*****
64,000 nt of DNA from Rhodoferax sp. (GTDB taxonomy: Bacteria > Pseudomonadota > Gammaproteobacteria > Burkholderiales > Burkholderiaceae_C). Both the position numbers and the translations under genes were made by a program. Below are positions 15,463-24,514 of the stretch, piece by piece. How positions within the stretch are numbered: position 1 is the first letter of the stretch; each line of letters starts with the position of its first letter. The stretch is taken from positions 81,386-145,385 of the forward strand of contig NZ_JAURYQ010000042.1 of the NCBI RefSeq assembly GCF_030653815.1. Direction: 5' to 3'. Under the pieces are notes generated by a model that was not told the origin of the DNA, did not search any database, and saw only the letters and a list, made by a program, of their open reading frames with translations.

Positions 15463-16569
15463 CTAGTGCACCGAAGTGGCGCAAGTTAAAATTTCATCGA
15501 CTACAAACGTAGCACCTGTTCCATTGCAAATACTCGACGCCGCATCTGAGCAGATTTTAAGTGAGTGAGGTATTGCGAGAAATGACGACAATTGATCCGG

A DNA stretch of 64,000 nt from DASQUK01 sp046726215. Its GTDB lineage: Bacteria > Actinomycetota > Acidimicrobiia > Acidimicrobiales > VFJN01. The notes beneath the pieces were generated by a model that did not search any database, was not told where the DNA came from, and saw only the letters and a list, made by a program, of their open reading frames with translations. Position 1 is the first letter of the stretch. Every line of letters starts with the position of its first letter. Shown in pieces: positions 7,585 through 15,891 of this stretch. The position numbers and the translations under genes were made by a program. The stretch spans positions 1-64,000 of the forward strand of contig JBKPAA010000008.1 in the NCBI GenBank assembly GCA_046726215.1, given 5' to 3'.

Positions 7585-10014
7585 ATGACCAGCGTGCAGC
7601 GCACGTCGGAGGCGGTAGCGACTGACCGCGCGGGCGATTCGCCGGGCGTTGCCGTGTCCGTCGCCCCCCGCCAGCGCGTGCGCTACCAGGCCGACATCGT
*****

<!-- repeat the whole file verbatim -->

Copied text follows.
64,000 nt of DNA from Rhodoferax sp. (GTDB taxonomy: Bacteria > Pseudomonadota > Gammaproteobacteria > Burkholderiales > Burkholderiaceae_C). Both the position numbers and the translations under genes were made by a program. Below are positions 15,463-24,514 of the stretch, piece by piece. How positions within the stretch are numbered: position 1 is the first letter of the stretch; each line of letters starts with the position of its first letter. The stretch is taken from positions 81,386-145,385 of the forward strand of contig NZ_JAURYQ010000042.1 of the NCBI RefSeq assembly GCF_030653815.1. Direction: 5' to 3'. Under the pieces are notes generated by a model that was not told the origin of the DNA, did not search any database, and saw only the letters and a list, made by a program, of their open reading frames with translations.

Positions 15463-16569
15463 CTAGTGCACCGAAGTGGCGCAAGTTAAAATTTCATCGA
15501 CTACAAACGTAGCACCTGTTCCATTGCAAATACTCGACGCCGCATCTGAGCAGATTTTAAGTGAGTGAGGTATTGCGAGAAATGACGACAATTGATCCGG

A DNA stretch of 64,000 nt from DASQUK01 sp046726215. Its GTDB lineage: Bacteria > Actinomycetota > Acidimicrobiia > Acidimicrobiales > VFJN01. The notes beneath the pieces were generated by a model that did not search any database, was not told where the DNA came from, and saw only the letters and a list, made by a program, of their open reading frames with translations. Position 1 is the first letter of the stretch. Every line of letters starts with the position of its first letter. Shown in pieces: positions 7,585 through 15,891 of this stretch. The position numbers and the translations under genes were made by a program. The stretch spans positions 1-64,000 of the forward strand of contig JBKPAA010000008.1 in the NCBI GenBank assembly GCA_046726215.1, given 5' to 3'.

Positions 7585-10014
7585 ATGACCAGCGTGCAGC
7601 GCACGTCGGAGGCGGTAGCGACTGACCGCGCGGGCGATTCGCCGGGCGTTGCCGTGTCCGTCGCCCCCCGCCAGCGCGTGCGCTACCAGGCCGACATCGT